2018 (offered today) was a warmer year with strong yields, producing ripe and expressive wines. In the hands of Robert Weil there is something exhilarating about the delicious fruit, jaw sapping mineral salinity and exhaltant mouth feel of each sip. I love Riesling and I love Robert Weil wines. The instantly recognizable powder blue label, the confidence I feel when I serve these wines at all price points, happy days in the restaurant! Enjoy!
“Robert Weil has been one of the icons of German wine culture for many years. Nothing but the finest Rieslings are produced. And as more than 100 years ago, the wines are distinguished in terms of their origins and their style.”
Stephan Reinhardt. The Finest Wines of Germany
Ricky Evans, Tasmanian born, studied Oenology at the University of Adelaide before working in the Barossa and the Napa Valley. He always wanted to make wine in Tasmania so in 2010 he secured a position as winemaker at Bay of Fires Winery under Edd Carr.
In 2013 a vintage of kind yields, Ricky secured 2 tonne of pinot grapes from a Rosevears Vineyard, hence forth the name Two Tonne. With the slogan ‘Small parcels, Big love’ Ricky Evans has epitomized what we want from the hands on grower; exciting and hard to get small batch wines.
Ricky has positioned himself well for the growth of his project sourcing fruit from a number of vineyards, Three Wishes near Batman Bridge (which he leases), and Native Point also on the Tamar River. In 2017 he planted his own vineyard on family land at Swan Bay and secured the lease on the former Ryanna Vineyard at the back of Waverley (close to White Hills).
In both the Two Tonne line-up and the more accessible Ziggurat range, Evan’s pinot’s show brilliant light and shade. Hands off elevage, little intervention no filtration and minimal additions allows the fruit and vineyard to shine, a theme that carries through to excellent regional examples of Riesling and Chardonnay. “I want flavour. I want the wines to be generous. But purity is first and foremost what I’m trying to find.” – Ricky Evans
The Loire Valley is a diverse region covering a large area of Central France. The diversity of grape varietals, excellent value and high proportion of small scale wine makers devoted to farming organically make it one of my favourites. From the crisp floral whites of Muscadet and Sancerre to the fuller bodied Chenin Blancs to the fresh light reds that are Cabernet Franc. Today’s offer includes Sauvignon Blanc and Rose from one of Sancerre’s big guns Gérard Boulay, in the village of Chavignol. Then in Montlouis we have the textural Chenin Blancs of François Chidaine and across the river in Vouvray, Domaine Huet.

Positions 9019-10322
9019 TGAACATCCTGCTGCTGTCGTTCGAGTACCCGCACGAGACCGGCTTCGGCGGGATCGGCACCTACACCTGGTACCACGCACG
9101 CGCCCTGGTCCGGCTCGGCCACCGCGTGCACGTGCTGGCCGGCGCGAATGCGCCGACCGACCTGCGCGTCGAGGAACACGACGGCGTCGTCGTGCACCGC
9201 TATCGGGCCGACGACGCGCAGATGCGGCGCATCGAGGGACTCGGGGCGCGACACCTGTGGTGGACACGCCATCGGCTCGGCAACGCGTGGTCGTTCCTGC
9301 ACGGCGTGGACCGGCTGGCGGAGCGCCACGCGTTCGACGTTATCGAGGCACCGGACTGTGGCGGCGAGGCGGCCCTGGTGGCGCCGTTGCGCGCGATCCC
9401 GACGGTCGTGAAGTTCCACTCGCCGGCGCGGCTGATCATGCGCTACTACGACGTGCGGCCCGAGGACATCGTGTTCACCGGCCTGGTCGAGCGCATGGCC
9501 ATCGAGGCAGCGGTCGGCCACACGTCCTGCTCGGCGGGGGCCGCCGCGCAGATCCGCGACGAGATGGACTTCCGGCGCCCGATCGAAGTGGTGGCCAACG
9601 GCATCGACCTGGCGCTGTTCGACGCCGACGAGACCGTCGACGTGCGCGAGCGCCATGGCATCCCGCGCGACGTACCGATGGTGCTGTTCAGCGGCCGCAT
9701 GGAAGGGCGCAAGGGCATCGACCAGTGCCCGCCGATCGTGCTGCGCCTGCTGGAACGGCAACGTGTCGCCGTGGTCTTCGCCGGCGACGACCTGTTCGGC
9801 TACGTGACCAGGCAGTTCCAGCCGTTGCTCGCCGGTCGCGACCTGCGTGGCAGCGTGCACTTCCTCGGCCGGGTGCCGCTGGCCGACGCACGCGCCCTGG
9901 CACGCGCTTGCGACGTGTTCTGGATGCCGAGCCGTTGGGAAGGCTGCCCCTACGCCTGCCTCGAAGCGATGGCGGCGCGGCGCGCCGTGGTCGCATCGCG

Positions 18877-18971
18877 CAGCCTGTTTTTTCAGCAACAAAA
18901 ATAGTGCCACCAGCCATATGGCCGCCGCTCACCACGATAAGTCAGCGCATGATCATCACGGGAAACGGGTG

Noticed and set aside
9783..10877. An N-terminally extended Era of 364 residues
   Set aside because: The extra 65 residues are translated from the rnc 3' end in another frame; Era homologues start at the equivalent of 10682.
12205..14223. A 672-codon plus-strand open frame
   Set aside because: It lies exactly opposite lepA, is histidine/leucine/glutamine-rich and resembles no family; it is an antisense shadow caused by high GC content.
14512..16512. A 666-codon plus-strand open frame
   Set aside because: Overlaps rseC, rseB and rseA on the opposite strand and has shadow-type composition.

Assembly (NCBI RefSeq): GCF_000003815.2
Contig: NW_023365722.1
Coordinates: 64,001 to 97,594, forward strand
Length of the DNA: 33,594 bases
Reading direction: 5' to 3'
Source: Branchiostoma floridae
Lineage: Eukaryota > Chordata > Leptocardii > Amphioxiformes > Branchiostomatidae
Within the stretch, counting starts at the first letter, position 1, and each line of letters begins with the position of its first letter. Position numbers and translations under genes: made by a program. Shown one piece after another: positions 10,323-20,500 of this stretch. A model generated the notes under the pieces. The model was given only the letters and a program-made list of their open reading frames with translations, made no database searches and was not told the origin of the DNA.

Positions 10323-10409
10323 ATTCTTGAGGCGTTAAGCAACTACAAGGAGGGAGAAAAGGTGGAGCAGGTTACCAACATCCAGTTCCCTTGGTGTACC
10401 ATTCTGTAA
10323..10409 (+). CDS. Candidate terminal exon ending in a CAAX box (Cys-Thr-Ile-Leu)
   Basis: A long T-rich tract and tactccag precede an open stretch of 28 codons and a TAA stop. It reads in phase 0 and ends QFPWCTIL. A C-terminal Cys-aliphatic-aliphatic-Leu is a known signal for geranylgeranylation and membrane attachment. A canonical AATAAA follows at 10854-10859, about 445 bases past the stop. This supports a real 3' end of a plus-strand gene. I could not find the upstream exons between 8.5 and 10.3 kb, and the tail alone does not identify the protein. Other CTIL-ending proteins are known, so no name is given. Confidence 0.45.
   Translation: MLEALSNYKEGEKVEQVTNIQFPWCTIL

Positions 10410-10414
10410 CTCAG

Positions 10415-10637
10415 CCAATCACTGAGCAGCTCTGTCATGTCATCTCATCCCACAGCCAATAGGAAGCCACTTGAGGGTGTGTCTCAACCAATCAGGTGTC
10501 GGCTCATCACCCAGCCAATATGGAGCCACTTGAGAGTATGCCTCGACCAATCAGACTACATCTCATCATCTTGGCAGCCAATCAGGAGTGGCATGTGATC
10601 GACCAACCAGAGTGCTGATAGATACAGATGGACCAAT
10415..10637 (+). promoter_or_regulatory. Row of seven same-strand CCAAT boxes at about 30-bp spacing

To round things off, the stunning Cabernet Franc from Domaine des Roches Neuves (also his great value Anjou Chenin Blanc) and the brilliant value wines of Jo Landron in Muscadet. Finally a delicious Cheverny Sauvignon Blanc from Domaine du Salvard. Enjoy and remember if there is anything not listed that you would like please email us!
Stuart Hooper was a successful businessman with a passion for everything about wine. He envisioned creating a vineyard that would produce Australian wine of a quality to emulate the great regions of France.
In the early 1970’s Stuart selected a plot of land in the Moorabool Valley near the township of Bannockburn. A promising site with the desirable soil composition consistent with quality viticulture and a rich history of premium wine grape production dating back to the 1870’s. The initial plantings were shiraz vines. Before long, more land was acquired, more vines and varieties planted – the story had begun.
Although Stuart has since passed, Bannockburn Vineyards remains in the Hooper family, with his daughters as custodians to ensure his philosophy is preserved, providing the cornerstone of all that we do at Bannockburn today.
Burgundy wine (French: Bourgogne or vin de Bourgogne) is wine made in the Burgundy region in eastern France, in the valleys and slopes west of the Saône, a tributary of the Rhône. The most famous wines produced here —those commonly referred to as “Burgundies” — are dry red wines made from pinot noir grapes and white wines made from chardonnay grapes.
Red and white wines are also made from other grape varieties, such as gamay and aligoté, respectively. Small amounts of rosé and sparkling wines are also produced in the region. Chardonnay-dominated chablis and gamay-dominated beaujolais are formally part of the Burgundy wine region, but wines from those subregions are usually referred to by their own names rather than as “Burgundy wines”.
Burgundy has a higher number of appellations d’origine contrôlée (AOCs) than any other French region, and is often seen as the most terroir-conscious of the French wine regions. The various Burgundy AOCs are classified from carefully delineated grand cru vineyards down to more non-specific regional appellations. The practice of delineating vineyards by their terroir in Burgundy goes back to medieval times, when various monasteries played a key role in developing the Burgundy wine industry.